Dave
     
  9. SilentAV8R

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    I suspect he was referring to the coming sUAS NPRM the FAA has said will be published later this year.
     
  10. jimdenburg

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  11. CRankin

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    Should be interesting to see how much of what will come out will be unnecessary nonsense, and how much will constitute something useful that's worth paying attention to and obeying... ;)

    The more they try to legislate and regulate, the more they just irritate. Enforcement of all this stuff should be real fun. Wonder if they're planning to purchase a bunch of UAVs to monitor people flying UAVs.... (They're government, so I wouldn't be surprised if their solution actually made them part of the problem.)

    Yeah, I don't like overbearing self-important rule-makers very much. Somehow we've managed to "survive" all this time without flying RC craft into planes and killing people left and right... Why does government feel the need to "save us from ourselves" for a "problem" that doesn't yet exist?
     
  12. SilentAV8R

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    Very little os the sUAS Rule will pertain to hobby uses. It will mostly be directed at commercial/public agency uses. Section 336 of the FMRA carved out a nice exemption for model operations and those will proceed largely how they have for a long, and very safe, time.

    But one thing I can almost guarantee we will see for most commercial use is nothing BLOS and or above 400 feet agl. So the days of long distance/high altitude flying are coming to an end, hobby or not.
     
  13. CRankin

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    I'm not suggesting that I'd be in favor or opposed to this, as most of the flying I do is well within LOS and below 400' AGL. However, I do have to wonder how the FAA will go about regulating this.

    Suppose that someone decides to take their bird 2000' AGL (or even 1000') just for the heck of it. Unless each of these is equipped with a transponder and the FAA is actively monitoring this stuff in many areas it's practically impossible to catch a person and fine or otherwise admonish them.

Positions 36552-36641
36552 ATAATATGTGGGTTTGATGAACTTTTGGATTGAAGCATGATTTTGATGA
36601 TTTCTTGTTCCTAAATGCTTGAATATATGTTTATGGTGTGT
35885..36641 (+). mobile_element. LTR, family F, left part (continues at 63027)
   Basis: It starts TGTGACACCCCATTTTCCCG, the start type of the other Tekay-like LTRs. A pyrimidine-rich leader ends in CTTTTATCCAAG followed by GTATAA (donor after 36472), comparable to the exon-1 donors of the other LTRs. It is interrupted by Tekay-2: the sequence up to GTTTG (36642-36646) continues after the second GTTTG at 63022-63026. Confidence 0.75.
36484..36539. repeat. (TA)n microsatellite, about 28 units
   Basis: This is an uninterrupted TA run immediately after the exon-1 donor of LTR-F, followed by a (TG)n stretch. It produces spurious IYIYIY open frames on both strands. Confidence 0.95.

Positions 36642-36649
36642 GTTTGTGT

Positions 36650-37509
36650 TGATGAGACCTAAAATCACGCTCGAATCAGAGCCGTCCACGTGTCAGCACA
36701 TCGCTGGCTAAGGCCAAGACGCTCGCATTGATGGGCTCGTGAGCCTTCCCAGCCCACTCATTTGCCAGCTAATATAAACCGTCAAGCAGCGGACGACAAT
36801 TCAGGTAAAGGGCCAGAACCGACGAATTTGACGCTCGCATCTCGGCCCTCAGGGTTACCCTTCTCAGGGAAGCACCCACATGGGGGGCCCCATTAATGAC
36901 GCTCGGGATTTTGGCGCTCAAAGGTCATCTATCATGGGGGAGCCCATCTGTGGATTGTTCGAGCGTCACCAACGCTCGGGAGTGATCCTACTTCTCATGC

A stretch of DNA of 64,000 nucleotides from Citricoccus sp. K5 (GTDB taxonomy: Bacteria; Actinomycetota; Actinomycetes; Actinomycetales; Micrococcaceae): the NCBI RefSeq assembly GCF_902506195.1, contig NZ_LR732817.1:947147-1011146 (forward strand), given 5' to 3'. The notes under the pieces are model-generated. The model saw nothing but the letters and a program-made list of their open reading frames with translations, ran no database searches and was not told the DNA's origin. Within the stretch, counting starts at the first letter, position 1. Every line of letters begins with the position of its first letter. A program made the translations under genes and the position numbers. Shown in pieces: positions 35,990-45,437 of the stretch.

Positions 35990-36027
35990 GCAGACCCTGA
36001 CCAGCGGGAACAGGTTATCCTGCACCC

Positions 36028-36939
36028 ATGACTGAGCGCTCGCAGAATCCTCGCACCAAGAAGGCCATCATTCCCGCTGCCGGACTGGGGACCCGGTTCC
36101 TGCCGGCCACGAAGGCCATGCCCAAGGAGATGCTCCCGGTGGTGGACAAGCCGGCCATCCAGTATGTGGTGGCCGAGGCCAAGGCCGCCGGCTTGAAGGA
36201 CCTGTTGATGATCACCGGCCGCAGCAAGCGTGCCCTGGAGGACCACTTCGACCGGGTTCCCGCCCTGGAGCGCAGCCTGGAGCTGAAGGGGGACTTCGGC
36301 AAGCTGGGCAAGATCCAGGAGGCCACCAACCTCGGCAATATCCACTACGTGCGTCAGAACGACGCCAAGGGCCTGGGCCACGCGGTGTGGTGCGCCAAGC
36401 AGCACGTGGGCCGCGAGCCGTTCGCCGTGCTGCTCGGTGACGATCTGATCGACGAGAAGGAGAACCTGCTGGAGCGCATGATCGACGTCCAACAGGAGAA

Let's say someone had a large parcel of land they were shooting for a real estate listing. They take the quad 500' AGL (or maybe even higher) to get some good pictures that meet their needs. Now let's say that the FAA was actively monitoring the area for some random odd reason (not likely, but let's say it happens). Even if they detect someone above 400' it's not likely they can follow it back to the pilot in time to catch the person and fine him/her. So anything they do around this type of stuff creates another "big bad wolf" scenario where the agency "huffs and puffs" but is ultimately unable to blow anything down.

    So for practical purposes for most of us it will most likely be "business as usual" since it would be a toothless regulation.
     
  14. SilentAV8R

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    The same way they do most all regulation/enforcement, by exception. So until an incident occurs, or a competitor rats you out, the FAA is likely not going to come knocking. Just like the only time you get a speeding ticket is when a cop catches you speeding.

    Oh, and people forget that the FAA has Internet access and they know how to do Google searches and log onto YouTube.
     
  15. Dirty Bird